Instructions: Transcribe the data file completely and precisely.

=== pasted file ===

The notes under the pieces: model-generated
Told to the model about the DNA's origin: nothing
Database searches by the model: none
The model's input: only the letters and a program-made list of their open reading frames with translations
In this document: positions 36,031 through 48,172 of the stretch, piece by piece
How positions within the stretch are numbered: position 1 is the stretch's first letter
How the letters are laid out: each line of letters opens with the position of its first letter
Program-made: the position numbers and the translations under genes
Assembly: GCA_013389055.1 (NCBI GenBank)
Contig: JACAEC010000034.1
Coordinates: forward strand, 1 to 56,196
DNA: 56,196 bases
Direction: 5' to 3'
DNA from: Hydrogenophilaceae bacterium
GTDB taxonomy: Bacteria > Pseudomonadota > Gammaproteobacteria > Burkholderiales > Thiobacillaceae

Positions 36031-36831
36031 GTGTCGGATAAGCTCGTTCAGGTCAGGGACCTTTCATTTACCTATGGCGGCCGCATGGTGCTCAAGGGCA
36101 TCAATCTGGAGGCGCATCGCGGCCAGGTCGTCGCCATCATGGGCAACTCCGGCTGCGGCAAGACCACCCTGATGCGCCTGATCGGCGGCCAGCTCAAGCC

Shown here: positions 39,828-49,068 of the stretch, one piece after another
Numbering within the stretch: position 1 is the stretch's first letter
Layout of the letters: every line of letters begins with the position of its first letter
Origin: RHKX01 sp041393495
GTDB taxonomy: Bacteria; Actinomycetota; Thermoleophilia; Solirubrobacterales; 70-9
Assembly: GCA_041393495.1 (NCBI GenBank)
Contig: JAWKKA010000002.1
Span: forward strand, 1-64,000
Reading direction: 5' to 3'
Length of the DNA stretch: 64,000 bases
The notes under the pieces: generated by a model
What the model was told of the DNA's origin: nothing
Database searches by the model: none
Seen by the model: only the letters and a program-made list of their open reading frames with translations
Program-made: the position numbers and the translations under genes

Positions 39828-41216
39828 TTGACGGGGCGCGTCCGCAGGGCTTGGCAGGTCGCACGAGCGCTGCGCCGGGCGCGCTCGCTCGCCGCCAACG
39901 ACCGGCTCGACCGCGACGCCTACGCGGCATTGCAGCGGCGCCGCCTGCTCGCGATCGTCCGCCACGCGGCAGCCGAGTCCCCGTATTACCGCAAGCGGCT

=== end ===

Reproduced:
The notes under the pieces: model-generated
Told to the model about the DNA's origin: nothing
Database searches by the model: none
The model's input: only the letters and a program-made list of their open reading frames with translations
In this document: positions 36,031 through 48,172 of the stretch, piece by piece
How positions within the stretch are numbered: position 1 is the stretch's first letter
How the letters are laid out: each line of letters opens with the position of its first letter
Program-made: the position numbers and the translations under genes
Assembly: GCA_013389055.1 (NCBI GenBank)
Contig: JACAEC010000034.1
Coordinates: forward strand, 1 to 56,196
DNA: 56,196 bases
Direction: 5' to 3'
DNA from: Hydrogenophilaceae bacterium
GTDB taxonomy: Bacteria > Pseudomonadota > Gammaproteobacteria > Burkholderiales > Thiobacillaceae

Positions 36031-36831
36031 GTGTCGGATAAGCTCGTTCAGGTCAGGGACCTTTCATTTACCTATGGCGGCCGCATGGTGCTCAAGGGCA
36101 TCAATCTGGAGGCGCATCGCGGCCAGGTCGTCGCCATCATGGGCAACTCCGGCTGCGGCAAGACCACCCTGATGCGCCTGATCGGCGGCCAGCTCAAGCC

Shown here: positions 39,828-49,068 of the stretch, one piece after another
Numbering within the stretch: position 1 is the stretch's first letter
Layout of the letters: every line of letters begins with the position of its first letter
Origin: RHKX01 sp041393495
GTDB taxonomy: Bacteria; Actinomycetota; Thermoleophilia; Solirubrobacterales; 70-9
Assembly: GCA_041393495.1 (NCBI GenBank)
Contig: JAWKKA010000002.1
Span: forward strand, 1-64,000
Reading direction: 5' to 3'
Length of the DNA stretch: 64,000 bases
The notes under the pieces: generated by a model
What the model was told of the DNA's origin: nothing
Database searches by the model: none
Seen by the model: only the letters and a program-made list of their open reading frames with translations
Program-made: the position numbers and the translations under genes

Positions 39828-41216
39828 TTGACGGGGCGCGTCCGCAGGGCTTGGCAGGTCGCACGAGCGCTGCGCCGGGCGCGCTCGCTCGCCGCCAACG
39901 ACCGGCTCGACCGCGACGCCTACGCGGCATTGCAGCGGCGCCGCCTGCTCGCGATCGTCCGCCACGCGGCAGCCGAGTCCCCGTATTACCGCAAGCGGCT